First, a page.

constellation An apparent association of stars in the sky which are given symbolic or mythic significance by associating figures to their pattern on the sky. According to current practice, the sky is divided into 88 such areas of association.

constitutive law of frictional sliding

See

fault constitutive law.

 

constraint equations In general relativity, an ADM formulation separates the spacetime into a 3 + 1 decomposition (3 space plus 1 time). Einstein’s equation can then be written with the 3-metric gij and the extrinsic curvature kij (both symmetric 3-dimensional 2-tensors) as the fundamental variables. Kij appears as a momentum conjugate to gij , and six of the ten 2-order Einstein equations become a hyperbolic set of equations giving the time derivative of gij and of Kij (twelve first-order equations). However, there are in addition four equations (the Gσ 0 and the Gσ i components of the Einstein tensor), which are equated to the corresponding component of

© 2001 by CRC Press LLC

continental margin

the matter stress-energy tensor, or to zero for an empty (vacuum) solution. Those four equations, the constraint equations, contain no time derivative of either gij or of Kij ; hence, they must be satisfied at the particular time in question. They can be written as one equation, which is a nonlinear generalization of Newton’s gravitational equation including the contribution of the gravitational field as a source; and three components of a tensor equation which is a transversality condition on the momentum. It is easy to show that these four equations put real restrictions on the gij and the Kij that can be chosen for initial data (hence constraints). However, it can further be shown that the evolution via the hyperbolic equations preserves the solution of the constraint equations after their solution at the initial time. These equations are elliptic, and a standard procedure has been developed to solve this. See ADM form of the Einstein–Hilbert action.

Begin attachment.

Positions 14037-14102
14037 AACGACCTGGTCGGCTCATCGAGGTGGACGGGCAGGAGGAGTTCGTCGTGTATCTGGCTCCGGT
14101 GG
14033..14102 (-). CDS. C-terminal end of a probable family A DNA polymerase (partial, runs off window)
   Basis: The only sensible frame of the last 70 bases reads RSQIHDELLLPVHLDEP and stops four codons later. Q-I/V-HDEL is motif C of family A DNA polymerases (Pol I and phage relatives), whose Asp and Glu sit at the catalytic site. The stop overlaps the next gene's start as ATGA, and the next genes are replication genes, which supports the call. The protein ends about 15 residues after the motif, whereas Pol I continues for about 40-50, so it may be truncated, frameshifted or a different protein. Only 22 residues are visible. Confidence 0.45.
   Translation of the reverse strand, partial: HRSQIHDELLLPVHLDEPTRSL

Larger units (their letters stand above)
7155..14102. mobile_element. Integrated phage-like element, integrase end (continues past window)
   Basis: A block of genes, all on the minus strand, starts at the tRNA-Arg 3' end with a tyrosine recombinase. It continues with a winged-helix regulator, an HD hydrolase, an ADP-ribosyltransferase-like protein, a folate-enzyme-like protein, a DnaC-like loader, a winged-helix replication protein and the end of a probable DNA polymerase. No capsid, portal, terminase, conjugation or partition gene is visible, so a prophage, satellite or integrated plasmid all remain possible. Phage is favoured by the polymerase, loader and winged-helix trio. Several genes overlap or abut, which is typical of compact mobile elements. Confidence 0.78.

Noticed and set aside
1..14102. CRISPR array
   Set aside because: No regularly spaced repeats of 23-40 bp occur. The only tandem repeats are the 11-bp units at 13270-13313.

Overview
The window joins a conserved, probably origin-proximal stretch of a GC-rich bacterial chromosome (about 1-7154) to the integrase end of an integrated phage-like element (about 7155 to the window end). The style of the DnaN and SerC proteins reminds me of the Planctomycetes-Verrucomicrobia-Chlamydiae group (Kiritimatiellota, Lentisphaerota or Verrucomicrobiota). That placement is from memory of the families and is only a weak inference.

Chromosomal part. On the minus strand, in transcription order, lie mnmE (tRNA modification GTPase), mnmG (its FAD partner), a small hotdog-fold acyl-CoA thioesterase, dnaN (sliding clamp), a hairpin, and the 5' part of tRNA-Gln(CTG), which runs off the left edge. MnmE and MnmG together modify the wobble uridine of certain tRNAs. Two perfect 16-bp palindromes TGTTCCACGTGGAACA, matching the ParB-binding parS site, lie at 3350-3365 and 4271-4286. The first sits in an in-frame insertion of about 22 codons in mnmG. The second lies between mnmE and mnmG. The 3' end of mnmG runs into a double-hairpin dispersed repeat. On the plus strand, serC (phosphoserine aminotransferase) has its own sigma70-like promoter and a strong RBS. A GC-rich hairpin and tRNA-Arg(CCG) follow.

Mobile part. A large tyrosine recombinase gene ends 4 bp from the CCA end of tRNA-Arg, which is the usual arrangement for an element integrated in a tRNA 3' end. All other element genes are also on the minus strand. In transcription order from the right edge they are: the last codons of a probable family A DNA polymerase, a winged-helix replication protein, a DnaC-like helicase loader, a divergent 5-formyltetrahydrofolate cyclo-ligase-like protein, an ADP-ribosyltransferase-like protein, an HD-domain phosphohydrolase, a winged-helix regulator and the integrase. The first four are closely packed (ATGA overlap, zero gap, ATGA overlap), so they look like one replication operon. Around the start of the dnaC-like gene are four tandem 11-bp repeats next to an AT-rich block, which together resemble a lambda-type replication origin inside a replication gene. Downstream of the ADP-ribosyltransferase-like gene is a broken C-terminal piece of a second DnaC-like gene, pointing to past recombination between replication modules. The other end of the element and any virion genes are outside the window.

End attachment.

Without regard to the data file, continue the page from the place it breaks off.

contact binary A binary star in which the two components are touching. Main-sequence contact binaries are also called W Ursa Majoris (abbreviated as W UMa) and β Lyrae binaries, depending on the mass of the primary.

continent Regions of substantial area on the surface of the Earth that rise above sea level. The continents are made up of thick, light continental crust. The granitic continental crust has a typical thickness of 35 km, whereas the basaltic oceanic crust has a typical thickness of 6 km. The continents do not participate in the plate tectonic cycle but move and float on the surface of the mantle so that the continents are much older than the oceanic crust, about 2 billion years vs. 100 million years.

continental climate The climatic type describing the climate character within a great land. Comparing to the marine climate, the main features of continental climate are strong annual temperature variations, which cause colder winters and hotter summers, and strong diurnal variations.

continental collision When subduction in an ocean basin dominates over sea-floor spreading, the ocean closes and the continents on the two

sides of the ocean collide. This is happening today in the Himalayas where the Indian subcontinent has collided with Eurasia.